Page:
Report: local broadcast market contributes trillions to US economy

Michelle Clancy | 27-02-2014

The local commercial broadcast television and radio industry contributes $1.24 trillion of GDP and 2.65 million jobs to the American economy annually, according to a study by Woods & Poole Economics and BIA/Kelsey.

The analysis, which breaks down television and local radio broadcasting's economic impact, estimated that direct employment from local commercial broadcasting, which includes jobs at local television and radio stations as well as in advertising and programming, is estimated at more than 313,000 jobs, generating more than $55 billion annually in economic impact. Broadcast television accounts for over 188,000 of these jobs, as well as over $32 billion in GDP, while broadcast radio contributes 125,000 jobs that result in almost $23 billion in GDP.

"Broadcast radio and television stations not only provide valuable local news, weather and public affairs programming to local communities, but also serve as a key driver for economic growth in America's hometowns," said NAB president and CEO Gordon Smith. "Whether it is by providing hundreds of thousands of jobs or offering an advertising platform for small businesses, local broadcasting has an unmatched legacy as an engine for economic development and growth."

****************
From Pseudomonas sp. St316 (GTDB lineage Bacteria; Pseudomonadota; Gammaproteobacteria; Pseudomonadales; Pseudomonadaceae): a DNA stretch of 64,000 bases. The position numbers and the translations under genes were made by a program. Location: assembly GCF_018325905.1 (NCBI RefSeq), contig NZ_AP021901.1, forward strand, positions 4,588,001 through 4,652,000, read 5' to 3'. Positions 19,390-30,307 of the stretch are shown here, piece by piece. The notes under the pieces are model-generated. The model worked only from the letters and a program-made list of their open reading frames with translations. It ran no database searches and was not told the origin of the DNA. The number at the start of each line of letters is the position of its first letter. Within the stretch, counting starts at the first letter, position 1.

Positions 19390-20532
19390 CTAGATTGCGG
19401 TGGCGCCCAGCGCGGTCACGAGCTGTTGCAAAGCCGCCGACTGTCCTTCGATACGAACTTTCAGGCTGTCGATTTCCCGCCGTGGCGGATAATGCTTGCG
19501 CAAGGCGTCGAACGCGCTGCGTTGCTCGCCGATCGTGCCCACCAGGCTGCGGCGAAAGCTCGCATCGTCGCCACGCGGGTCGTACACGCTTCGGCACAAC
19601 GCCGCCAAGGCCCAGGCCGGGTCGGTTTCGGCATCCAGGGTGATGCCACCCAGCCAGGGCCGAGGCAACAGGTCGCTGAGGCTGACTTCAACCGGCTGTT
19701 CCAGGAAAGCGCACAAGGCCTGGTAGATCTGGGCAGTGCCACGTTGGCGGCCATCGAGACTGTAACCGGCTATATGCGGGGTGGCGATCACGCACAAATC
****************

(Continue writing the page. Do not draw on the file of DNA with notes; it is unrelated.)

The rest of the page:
The study also examined the impact of the consumption of goods and services by industry employees, and found that local broadcasting has a ripple effect on other industries of over $138 billion in GDP and more than 856,000 jobs.

"The income earned by workers in jobs directly related to local television and radio broadcasting, either in the industry itself or in the many suppliers that support the industry directly, helps create additional economic activity," said the analysis. "Each worker directly employed in local television and radio broadcasting maintains a household and consumes all of the goods and services American workers consume. A worker in local broadcast television advertising consumes manufacturing output when he or she purchases an automobile. A worker in local radio broadcasting consumes construction sector output when he or she purchases a new home."